If you’re picturing a calculator screen mounted to the center dash of your grandmother’s Buick, you’ve got the right idea. Still, Buick clearly had the right idea. They just needed the technology to catch up to their grand 1986 dreams.

4. Swiveling Lights: 1948 Tucker

Many new luxury cars feature adaptive headlights. They will respond to movements of the wheel and light your path as go around bends, corners, and curves. This seemingly new innovation improved the safety factor of many different models across the board. But it’s not actually a new concept by any means.

In fact, the 1948 Tucker was the first to feature “lights that rotated with wheel direction.” The Tucker wasn’t a hugely successful model and only 47 cars rolled off the production line. However, components like disc brakes and independent suspension made this rear-engine sedan a model of the future.

3. Aerodynamic Styling: 1934 Chrysler Airflow

Ponder the name for a few seconds and you’ll see why Chrysler dubbed this 1930s model the “Airflow.” Unlike vehicles that had come before, the Airflow’s design took into account the path wind would take over the length of the car. It was the “first American vehicle to have its body . . . refined in a wind tunnel.” The Airflow exuded a smooth presence in every panel, paving the way for future cars to adopt sleeker, more efficient styling.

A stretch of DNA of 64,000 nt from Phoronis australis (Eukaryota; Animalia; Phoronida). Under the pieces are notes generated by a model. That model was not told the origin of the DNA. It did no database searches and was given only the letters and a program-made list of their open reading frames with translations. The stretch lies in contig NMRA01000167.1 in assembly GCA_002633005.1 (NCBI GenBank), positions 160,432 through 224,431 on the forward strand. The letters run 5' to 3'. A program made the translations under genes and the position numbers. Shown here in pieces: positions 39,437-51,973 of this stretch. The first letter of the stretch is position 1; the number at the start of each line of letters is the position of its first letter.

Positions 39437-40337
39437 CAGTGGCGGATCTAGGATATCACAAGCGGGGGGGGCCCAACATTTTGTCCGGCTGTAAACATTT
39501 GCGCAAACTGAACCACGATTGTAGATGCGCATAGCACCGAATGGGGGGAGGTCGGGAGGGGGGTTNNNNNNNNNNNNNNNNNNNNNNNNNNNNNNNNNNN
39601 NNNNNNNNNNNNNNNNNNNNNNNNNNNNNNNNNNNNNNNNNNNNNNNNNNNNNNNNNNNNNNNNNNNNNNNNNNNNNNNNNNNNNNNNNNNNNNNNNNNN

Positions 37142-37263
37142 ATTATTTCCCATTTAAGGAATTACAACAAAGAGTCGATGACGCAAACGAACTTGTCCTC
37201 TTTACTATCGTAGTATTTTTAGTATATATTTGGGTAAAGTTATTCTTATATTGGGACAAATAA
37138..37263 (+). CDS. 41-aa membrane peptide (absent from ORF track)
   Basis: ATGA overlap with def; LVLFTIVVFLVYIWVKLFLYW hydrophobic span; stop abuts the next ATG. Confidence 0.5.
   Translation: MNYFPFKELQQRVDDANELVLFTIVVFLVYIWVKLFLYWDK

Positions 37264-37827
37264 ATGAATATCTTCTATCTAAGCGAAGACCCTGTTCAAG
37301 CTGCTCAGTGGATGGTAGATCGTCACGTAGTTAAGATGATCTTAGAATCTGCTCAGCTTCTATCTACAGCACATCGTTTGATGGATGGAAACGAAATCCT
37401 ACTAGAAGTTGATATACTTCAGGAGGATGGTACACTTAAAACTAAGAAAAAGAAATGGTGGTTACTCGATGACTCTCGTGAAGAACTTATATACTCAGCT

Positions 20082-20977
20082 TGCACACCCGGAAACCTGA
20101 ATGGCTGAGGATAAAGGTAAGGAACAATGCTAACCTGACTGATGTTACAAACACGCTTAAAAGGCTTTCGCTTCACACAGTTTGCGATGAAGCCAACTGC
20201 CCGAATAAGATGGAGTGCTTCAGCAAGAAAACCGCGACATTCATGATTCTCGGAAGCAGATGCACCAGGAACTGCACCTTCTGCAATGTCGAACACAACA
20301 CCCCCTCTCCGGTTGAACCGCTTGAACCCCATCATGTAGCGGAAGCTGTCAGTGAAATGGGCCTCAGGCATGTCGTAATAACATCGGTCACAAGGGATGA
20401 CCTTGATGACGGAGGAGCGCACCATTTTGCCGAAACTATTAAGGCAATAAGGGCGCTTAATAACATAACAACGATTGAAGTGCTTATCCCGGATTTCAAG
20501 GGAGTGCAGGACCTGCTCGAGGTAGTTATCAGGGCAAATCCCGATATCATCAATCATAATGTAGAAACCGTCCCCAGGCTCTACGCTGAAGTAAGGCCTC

2. Tire Pressure Monitoring System (TPMS): 1986 Porsche 959

Monitoring how much air pressure was in each of your four tires first became popular back in the 1980s, with the Porsche 959. Like most advanced features that make it to the market, this early TPMS existed on a high end car first. It made sense on a Porsche. Not only because it was expensive, but also because most people were still used to using simple gauges to monitor their tire pressure.

The “electronic tire-pressure monitoring system” didn’t have all the capabilities you’d see in today’s products. But for the time, it was a desirable upgrade you could boast about—if you had the means, of course.

1. Turbocharged Engine: 1962 Oldsmobile Jetfire

Performance cars these days know anything and everything about turbochargers and superchargers. Any way to get more out of the engines to break records and set the bar higher than before, car makers will do it. But turbos have actually been on the scene since the 1960s.

In fact, the “first mass-produced turbocharged car” was an Oldsmobile. That’s right. Named the “Jetfire,” the car was powered by a 3.5-liter V8 that could spool all 215 horses up to speed. If that’s not cool enough for you, check out the “Turbo Rocket Fluid” that was used as a salve against detonation problems. The Oldsmobile Jetfire might seem like a dinosaur these days, but without it we wouldn’t be able to enjoy such power on demand.

A Look Ahead

Car owners in the past probably had different ideas about what cars would look like in the future. What features do you think we’ll look back on in a few years and think differently about? What popular characteristics will we already take for granted? Share your thoughts with us in the comments!

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Rebecca Henderson has a Master's in German and a Bachelor's in Creative Writing. She alternates her time between writing and working on a variety of motorized projects. Most recently, she and her boyfriend have been building a custom drift trike. Rebecca believes that language, love, and a life worth living are only the first ingredients to happiness.